There's been significant debate about whether Moore's Law rings true in today's semiconductor market. It seems improbable for companies to continue developing ever-smaller chipsets while increasing performance, and of course, there is much debate on whether it is a viable "Law." However, one area that is doubling every year at the pace of Moore's law is the growth of manufacturing data available from semiconductor operations.
With the Internet of Things (IoT) ramping up chip demand from smartphone to automotive manufacturers, semiconductor companies have a significant challenge to manage chips within and well beyond the manufacturing process. With this fast moving chip market and the billions of devices being manufactured and deployed, defective device returns or RMAs, have become a central issue to profitability. Manufacturing data is becoming very complex and cumbersome to collect and store, let alone analyze. The question is whether internally developed data analytic solutions can continue to meet the demands of its users within semiconductor operations and provide the actionable information needed to ensure that they can achieve yield, quality and productivity targets.
Faster data access enables better decisions in global manufacturing ops
Semiconductor operations and executive management are collectively interested in capturing and analyzing all the data sets across their company's global supply chain to improve yield, quality and productivity. For years, it was generally acceptable to analyze manufacturing data days or weeks after chips were tested. Due to the data latency involved, the primary outcome of data analysis was to safeguard against future manufacturing or testing errors, but could not address concerns with devices that had already left the manufacturing floor. Some bad chips escaped into the supply chain and many good chips were labeled as "bad" and thrown away due to a multitude of faults with either test equipment or test programs. This was an accepted outcome because it was the only solution available. With the introduction of real-time big data analytics, semiconductor manufacturers can now make actionable decisions to prevent test escapes (bad chips passed off as good chips) or reclaim yield (good chips labeled as bad chips) while it is still possible during the manufacturing process to improve quality or yield respectively.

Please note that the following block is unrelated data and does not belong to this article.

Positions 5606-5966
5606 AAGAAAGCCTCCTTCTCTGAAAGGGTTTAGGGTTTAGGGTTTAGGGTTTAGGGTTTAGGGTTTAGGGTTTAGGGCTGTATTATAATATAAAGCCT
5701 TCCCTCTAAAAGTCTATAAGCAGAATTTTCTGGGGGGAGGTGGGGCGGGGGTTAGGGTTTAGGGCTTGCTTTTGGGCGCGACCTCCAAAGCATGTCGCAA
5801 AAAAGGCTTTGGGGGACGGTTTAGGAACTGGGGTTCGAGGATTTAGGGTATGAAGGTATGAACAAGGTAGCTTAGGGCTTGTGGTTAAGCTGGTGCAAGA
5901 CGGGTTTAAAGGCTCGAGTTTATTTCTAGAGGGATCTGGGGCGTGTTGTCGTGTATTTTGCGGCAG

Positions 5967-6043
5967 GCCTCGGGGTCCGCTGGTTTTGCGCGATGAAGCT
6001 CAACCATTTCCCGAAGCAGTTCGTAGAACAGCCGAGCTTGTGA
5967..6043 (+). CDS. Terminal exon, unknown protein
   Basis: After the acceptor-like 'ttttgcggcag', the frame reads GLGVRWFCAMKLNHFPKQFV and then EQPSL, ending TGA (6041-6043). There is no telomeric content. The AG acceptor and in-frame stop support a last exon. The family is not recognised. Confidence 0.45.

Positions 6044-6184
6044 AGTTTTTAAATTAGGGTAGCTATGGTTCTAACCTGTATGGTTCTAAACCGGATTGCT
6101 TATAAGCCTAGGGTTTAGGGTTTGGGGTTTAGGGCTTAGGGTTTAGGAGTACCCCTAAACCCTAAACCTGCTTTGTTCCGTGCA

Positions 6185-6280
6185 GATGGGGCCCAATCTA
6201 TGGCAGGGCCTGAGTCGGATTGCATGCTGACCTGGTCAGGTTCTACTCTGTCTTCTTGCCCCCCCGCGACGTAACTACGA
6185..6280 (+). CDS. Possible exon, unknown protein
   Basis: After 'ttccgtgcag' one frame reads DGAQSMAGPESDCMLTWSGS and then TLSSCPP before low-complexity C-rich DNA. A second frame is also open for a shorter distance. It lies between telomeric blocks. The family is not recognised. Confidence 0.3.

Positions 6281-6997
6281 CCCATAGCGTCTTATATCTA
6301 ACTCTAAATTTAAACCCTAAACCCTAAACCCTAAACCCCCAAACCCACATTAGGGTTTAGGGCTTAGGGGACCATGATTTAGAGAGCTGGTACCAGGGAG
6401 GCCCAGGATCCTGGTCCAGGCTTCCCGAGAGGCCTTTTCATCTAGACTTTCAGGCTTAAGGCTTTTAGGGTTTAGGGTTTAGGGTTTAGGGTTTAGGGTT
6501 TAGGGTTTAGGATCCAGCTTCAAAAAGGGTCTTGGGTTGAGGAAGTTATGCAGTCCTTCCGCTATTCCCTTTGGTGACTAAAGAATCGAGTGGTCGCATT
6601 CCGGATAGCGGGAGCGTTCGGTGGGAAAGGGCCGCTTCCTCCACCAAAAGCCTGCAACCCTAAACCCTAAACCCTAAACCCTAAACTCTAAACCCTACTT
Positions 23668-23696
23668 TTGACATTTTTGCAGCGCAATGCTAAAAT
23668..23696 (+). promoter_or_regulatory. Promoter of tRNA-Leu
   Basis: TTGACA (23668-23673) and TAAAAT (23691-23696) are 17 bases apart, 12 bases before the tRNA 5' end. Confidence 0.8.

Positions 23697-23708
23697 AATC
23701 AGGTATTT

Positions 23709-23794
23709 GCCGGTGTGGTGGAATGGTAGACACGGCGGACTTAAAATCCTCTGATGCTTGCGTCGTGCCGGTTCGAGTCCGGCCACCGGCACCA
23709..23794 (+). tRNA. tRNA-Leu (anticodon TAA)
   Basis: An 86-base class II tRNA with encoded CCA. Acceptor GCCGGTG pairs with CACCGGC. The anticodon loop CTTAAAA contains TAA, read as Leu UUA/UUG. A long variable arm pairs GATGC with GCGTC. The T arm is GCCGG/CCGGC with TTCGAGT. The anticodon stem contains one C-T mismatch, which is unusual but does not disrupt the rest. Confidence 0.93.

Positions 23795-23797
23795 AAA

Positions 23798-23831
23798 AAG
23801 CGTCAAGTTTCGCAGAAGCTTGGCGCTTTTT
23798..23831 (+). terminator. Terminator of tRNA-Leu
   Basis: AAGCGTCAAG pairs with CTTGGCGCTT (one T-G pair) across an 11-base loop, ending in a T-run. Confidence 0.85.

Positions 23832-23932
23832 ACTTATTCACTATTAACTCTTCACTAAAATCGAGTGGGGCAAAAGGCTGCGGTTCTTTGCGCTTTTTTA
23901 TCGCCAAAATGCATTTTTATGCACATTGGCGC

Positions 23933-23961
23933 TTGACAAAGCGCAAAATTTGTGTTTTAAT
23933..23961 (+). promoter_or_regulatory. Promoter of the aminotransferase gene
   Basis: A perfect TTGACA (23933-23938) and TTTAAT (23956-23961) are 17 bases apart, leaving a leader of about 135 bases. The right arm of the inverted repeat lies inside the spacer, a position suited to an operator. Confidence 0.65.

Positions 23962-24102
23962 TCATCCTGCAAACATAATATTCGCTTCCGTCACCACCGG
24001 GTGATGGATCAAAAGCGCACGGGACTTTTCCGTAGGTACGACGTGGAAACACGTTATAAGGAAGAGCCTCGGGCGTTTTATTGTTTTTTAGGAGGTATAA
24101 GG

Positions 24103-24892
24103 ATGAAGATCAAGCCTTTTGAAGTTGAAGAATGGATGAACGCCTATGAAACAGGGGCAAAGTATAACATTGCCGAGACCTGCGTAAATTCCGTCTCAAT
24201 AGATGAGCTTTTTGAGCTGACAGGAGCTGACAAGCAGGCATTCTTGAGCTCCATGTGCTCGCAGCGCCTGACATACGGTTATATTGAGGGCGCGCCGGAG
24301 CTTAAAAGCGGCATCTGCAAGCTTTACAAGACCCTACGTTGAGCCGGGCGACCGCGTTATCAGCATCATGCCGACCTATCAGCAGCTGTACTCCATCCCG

Collecting and managing dispersed data
In general, semiconductor companies today have globally dispersed supply chains. As a result, wafer manufacturing, wafer sort and final test are often conducted in various countries and even with different subcons, which leads to the generation of fragmented data across their manufacturing operations. Until the emergence of big data solutions, semiconductor companies found themselves having to make wide-ranging business decisions based on data that was inconsistent, incomplete and in many cases, out-of-date as well.
By the time test data, generally standard test data form (STDF), is collected from all the testers at the foundries and OSATs within a given semiconductor supply chain, the opportunity to analyze the data and make meaningful decisions has passed. As a result, many companies have just accepted the ongoing problems of yield loss and test escapes that could have been avoided if the source of the manufacturing problem was found sooner.
Detecting & acting on real-time big data analytics
Better manufacturing operations decisions lead to a healthier return on investment (ROI). And, unlike discrete test-based solutions, a big data solution analyzes manufacturing data directly from every tester in a global supply chain to allow companies to make actionable business decisions within minutes of test completion. This process markedly improves yield, quality and productivity.
Proactively and automatically mining data in real time is equally important. The ability to automate data rules and algorithms enables engineers to easily identify problems which then frees them up to focus on finding the root cause of a problem. Immediate returns in test time reduction, yield recovery and escape prevention are all derivatives of investing in a big data solution.
Another benefit of big data solutions is other business units can find unique value by accessing the same data in real time. Operations managers, test engineers and product planners now can take full advantage of a consistent, complete and accurate dataset and use it in their daily tasks to improve overall business operations.
The big data upshot
Whether a semiconductor company wants to improve yield, quality, or productivity, big data solutions can help address the problems of data collection, detection and action to provide substantial business value. Today, many of the world's largest IDM and fabless semiconductor companies are harnessing the power of big data analytics to help them collect and analyze their manufacturing data. These companies are using big data solutions to safeguard their investments in producing high-quality chips while simultaneously augmenting profit margins and market share.